Originally Posted by unbelragazzo
What relevance did Adam Smith's views on progressive taxation have to the points you were making about clothing?
Actually, quite a direct relevance, given that the point I was making/extending was that a lot of the 'rules' to a large extent arbitrary and frivolous:
1) In discussing the necessities of life, he acknowledges that some of them are not a necessity in strictly physical sense, but the product of social class conventions that establish the "least common denominator" of dress expected by even the lowest classes --> meaning literally that, e.g. a Scottsman, would not be able to function socially without shoes.
2) Even with this broad definition of necesity, he identified the realm of "luxuries" (e.g. "accounterments" or maybe just lots and lots of shoes). Whatever that is, they are "non-essentials" - the nature does not require them for life, and custom doesn't render it "indecent" to not have them.
3) Taxes on consummable commodities (which are either "necessities" or "luxuries") are one form of taxation he considered particularly unjust, because it imposes greater tax burden on the poor who expend most of their income on "necessities", thus
4) He advocated progressive taxation on wages, but especially so on "rents" and "profits" which constitute the primary income of the rich (something that any semi-educated far right politician ought to remember before assuming that Adam Smith was a neoliberal - lol)
here is the actual continuation of the quote:
"The necessaries of life occasion the great expense of the poor. They find it difficult to get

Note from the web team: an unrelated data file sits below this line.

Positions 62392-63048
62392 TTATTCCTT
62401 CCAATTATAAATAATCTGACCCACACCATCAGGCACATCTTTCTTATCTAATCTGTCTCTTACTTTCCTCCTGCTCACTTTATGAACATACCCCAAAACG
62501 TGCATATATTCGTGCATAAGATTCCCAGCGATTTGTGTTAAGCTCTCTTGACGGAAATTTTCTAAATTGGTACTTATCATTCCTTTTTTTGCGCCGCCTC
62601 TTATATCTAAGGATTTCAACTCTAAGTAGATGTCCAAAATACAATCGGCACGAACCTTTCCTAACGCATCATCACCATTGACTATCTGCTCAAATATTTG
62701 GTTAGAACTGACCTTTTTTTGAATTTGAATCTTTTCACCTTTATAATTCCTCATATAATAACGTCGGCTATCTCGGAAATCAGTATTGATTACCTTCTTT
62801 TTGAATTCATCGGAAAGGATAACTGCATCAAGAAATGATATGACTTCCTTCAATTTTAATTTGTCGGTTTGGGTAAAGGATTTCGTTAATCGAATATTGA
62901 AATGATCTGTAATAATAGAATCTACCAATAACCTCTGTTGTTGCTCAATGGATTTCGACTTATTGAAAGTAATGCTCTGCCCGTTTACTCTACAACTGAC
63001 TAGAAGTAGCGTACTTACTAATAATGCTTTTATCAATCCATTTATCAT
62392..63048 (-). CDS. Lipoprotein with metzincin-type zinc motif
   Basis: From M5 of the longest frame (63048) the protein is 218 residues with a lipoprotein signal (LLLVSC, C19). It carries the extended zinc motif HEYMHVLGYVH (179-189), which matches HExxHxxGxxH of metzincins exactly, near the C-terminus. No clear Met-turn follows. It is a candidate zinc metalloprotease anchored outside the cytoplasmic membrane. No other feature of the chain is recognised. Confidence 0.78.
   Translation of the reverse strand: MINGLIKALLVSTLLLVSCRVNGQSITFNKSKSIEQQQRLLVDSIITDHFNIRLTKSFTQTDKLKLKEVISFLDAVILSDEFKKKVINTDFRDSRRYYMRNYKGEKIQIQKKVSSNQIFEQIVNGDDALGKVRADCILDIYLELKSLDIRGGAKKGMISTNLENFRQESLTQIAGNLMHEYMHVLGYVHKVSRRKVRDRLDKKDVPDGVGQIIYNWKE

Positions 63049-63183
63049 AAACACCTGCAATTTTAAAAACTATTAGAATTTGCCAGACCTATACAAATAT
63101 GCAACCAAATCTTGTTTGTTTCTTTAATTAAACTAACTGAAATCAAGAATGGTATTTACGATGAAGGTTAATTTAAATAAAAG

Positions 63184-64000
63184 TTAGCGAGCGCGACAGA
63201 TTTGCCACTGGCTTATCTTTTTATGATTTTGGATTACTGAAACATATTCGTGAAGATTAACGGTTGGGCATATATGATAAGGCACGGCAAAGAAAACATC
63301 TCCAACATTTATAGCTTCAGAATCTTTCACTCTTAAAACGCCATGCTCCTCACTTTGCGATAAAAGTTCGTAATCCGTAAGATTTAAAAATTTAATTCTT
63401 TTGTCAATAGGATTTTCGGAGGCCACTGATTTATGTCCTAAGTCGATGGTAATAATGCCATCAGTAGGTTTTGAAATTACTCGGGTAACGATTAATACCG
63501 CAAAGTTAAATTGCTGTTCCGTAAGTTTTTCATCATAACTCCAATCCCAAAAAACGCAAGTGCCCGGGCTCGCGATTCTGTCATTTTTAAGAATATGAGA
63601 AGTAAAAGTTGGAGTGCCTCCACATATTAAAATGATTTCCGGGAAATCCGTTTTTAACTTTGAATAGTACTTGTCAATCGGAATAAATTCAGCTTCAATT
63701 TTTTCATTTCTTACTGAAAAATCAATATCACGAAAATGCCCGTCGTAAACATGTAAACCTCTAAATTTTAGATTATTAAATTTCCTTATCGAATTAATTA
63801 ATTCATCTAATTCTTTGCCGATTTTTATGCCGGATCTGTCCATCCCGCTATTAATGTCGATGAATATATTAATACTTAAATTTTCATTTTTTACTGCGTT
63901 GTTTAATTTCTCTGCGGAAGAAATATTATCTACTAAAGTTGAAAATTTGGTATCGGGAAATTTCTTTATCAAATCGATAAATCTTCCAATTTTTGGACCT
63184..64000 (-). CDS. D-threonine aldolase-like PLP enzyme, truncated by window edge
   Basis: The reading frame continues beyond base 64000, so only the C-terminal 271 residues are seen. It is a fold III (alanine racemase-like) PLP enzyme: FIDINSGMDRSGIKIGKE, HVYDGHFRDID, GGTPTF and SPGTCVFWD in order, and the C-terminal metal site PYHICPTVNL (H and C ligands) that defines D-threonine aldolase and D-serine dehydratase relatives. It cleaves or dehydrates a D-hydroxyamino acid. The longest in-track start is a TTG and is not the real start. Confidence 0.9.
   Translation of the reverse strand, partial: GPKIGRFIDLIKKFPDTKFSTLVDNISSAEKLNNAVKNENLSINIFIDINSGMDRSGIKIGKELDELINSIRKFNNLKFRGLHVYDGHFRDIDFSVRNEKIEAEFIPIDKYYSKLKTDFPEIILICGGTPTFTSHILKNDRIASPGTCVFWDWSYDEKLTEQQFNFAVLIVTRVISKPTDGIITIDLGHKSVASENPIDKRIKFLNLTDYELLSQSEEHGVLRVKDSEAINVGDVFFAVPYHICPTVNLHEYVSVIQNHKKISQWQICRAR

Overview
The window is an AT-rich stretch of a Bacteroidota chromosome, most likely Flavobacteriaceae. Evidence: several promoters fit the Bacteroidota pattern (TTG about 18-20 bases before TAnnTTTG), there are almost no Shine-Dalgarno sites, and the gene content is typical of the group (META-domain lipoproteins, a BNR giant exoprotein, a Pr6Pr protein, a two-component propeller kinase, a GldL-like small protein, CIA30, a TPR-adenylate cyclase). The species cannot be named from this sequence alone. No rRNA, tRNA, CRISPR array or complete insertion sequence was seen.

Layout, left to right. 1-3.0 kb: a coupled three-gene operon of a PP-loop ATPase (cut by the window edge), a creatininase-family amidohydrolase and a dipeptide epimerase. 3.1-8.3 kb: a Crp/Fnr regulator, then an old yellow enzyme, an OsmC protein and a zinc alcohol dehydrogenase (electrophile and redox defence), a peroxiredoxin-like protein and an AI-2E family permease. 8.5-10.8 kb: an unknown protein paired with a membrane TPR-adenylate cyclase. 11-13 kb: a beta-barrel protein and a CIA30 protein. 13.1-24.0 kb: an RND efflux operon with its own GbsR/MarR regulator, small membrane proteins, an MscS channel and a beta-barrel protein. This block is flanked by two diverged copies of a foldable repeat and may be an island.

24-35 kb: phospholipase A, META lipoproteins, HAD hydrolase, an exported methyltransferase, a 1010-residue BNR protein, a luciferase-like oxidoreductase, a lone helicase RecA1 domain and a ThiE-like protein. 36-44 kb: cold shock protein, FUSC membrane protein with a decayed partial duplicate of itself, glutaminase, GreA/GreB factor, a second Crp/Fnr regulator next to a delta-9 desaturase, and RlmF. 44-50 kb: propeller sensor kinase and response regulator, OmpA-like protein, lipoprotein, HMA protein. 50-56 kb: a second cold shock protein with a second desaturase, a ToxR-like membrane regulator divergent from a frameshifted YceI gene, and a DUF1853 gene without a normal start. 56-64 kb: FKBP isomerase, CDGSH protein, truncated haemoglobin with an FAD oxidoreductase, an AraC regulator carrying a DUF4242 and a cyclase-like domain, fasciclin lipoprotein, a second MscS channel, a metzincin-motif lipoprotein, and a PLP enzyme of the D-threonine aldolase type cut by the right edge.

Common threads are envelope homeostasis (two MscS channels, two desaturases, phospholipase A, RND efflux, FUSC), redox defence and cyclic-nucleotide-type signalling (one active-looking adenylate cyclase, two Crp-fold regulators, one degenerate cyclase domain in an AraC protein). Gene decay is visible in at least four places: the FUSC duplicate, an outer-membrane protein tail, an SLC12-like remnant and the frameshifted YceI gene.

food, and the greater part of their little revenue is spent in getting it. The luxuries and vanities of life
occasion the principal expense of the rich, and a magnificent house embellishes and sets off to the
best advantage all the other luxuries and vanities which they possess. A tax upon house-rents,
therefore, would in general fall heaviest upon the rich; and in this sort of inequality there would not,
perhaps, be anything very unreasonable. It is not very unreasonable that the rich should
contribute to the public expense, not only in proportion to their revenue, but something more
than in that proportion."
5) although he obviously anticipated it, he probably could not envision the extent to which the tax burden is shifted on the middle class, not only through regressive taxation, but also through establishing unreasonable dress codes and expectations of "proper dress", which middle class schmucs have to meet from their ever dwindling salaries - in the process further enriching the retailers and designers peddling this shit. ==> while it is a sort of a parlour game at SF to whine about the poor state of business dress, in reality most large organizations have formal or informal dress codes, complience with which costs money, and non-compliance costs direct or indirect disciplinary action
6) SF is clearly populated with homies whose taxes are way, way, way too low (my own included)
(Hence, the cognitive dissonance. One day I will be free from this shit
)Edited by SamSpade - 8/15/12 at 3:54pm